Plans for a government-sponsored pipeline project to carry oil from the Gulf of Aqaba, Israel’s Red Sea outlet, to the refineries at Haifa are in the final stages, it was learned today on reliable authority.
The government’s decision to go ahead on the largest project yet undertaken by the young state is the result of Iraq’s persistent refusal to allow crude oil to flow through the existing pipeline from the Kirkuk fields to Haifa and Egypt’s avowed intention to prevent the use of the Suez Canal to tankers carrying crude oil to the Haifa refineries. The pipeline would bypass the Suez Canal and obviate dependence of the refineries on Iraq oil.
Stoppage of Iraq oil 15 months ago and the subsequent closing down of the Haifa refineries has forced Israel to buy abroad the half-million tons yearly which it needs. These purchases have been made at exorbitant prices and in hard currency. This process has been going on at a time when Middle East oil prices have come down 15 percent.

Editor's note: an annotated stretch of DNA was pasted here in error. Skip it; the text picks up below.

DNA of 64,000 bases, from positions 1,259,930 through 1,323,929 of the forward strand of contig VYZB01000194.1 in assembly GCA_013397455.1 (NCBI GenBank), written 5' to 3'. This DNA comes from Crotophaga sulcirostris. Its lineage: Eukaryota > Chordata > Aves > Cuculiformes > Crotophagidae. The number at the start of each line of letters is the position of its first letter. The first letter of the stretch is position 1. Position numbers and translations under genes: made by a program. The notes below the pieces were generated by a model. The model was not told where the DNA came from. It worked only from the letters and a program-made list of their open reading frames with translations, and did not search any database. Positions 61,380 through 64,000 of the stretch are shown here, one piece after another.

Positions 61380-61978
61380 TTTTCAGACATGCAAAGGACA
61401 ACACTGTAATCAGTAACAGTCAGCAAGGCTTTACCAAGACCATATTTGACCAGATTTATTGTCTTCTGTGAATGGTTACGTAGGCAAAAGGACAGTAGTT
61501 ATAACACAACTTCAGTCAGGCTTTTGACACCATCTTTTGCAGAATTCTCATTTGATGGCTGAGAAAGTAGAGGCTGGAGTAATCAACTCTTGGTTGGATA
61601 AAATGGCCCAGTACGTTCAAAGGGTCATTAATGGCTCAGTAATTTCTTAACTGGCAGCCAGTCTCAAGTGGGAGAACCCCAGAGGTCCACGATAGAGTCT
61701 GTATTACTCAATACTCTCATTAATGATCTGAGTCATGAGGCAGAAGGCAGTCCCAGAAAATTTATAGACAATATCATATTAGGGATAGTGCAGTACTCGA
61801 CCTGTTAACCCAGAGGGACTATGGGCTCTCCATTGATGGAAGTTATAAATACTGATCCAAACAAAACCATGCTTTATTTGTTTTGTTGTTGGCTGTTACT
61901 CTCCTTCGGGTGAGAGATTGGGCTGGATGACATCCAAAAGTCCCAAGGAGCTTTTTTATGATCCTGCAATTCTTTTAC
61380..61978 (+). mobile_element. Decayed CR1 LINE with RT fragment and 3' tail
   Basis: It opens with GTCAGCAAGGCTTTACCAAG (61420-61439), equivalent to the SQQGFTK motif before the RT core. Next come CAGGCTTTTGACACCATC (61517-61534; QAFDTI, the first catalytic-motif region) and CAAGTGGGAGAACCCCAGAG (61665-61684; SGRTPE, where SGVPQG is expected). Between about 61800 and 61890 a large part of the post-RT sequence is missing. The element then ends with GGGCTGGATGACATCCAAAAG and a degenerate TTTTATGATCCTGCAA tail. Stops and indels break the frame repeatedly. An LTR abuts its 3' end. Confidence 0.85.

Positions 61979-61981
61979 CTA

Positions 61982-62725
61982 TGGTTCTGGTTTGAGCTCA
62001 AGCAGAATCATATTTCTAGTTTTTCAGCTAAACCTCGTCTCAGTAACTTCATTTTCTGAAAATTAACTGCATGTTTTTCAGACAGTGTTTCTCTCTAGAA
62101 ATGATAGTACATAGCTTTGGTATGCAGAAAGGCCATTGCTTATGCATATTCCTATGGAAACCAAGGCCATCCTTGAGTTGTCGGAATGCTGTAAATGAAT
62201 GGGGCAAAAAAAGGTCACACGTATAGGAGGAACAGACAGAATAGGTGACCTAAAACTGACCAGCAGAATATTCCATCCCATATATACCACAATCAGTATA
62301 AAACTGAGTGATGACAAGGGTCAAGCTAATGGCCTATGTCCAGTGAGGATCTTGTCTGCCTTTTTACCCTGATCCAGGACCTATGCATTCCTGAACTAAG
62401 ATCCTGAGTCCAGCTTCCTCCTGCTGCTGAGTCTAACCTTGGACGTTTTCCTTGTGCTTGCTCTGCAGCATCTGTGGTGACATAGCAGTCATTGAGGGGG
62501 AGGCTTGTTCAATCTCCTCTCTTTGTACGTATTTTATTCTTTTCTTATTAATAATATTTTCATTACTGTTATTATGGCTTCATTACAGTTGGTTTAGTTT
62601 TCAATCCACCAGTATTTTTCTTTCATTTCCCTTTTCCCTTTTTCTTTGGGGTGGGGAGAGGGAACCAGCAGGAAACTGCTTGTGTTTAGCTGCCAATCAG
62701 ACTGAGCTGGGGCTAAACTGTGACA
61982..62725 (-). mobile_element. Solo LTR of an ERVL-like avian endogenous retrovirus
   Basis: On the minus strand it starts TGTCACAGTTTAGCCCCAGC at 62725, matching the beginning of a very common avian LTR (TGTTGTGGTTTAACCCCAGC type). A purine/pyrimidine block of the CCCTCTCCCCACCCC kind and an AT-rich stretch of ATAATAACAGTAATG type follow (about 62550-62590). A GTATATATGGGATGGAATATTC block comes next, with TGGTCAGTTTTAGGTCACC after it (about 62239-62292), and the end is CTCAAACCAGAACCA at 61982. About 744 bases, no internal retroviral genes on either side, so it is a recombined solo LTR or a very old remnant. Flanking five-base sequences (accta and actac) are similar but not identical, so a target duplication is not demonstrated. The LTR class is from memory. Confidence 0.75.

The high cost being paid for fuel oil is one of the most serious drains on Israel’s limited economy and one of the important drags in the country’s economic development. Similarly, the enforced idleness of the refineries, which have a capacity of 4,000,000 tons a year, represents a serious economic loss for the state.
One month ago, the government proposed the project to the British-owned Consolidated Refineries and suggested that the company build and operate the pipeline. The Israeli Government was prepared to provide the dollars necessary for the purchase of pipes in the United States. The government also proposed giving the company the right to sell the pipeline after the first ten years, but reserving for the government priority on purchase in that event. The Consolidated Refineries, which are jointly owned by the Anglo-Iranian Company and the Anglo-Saxon Petroleum Company, rejected the proposal.
The Archive of the Jewish Telegraphic Agency includes articles published from 1923 to 2008. Archive stories reflect the journalistic standards and practices of the time they were published.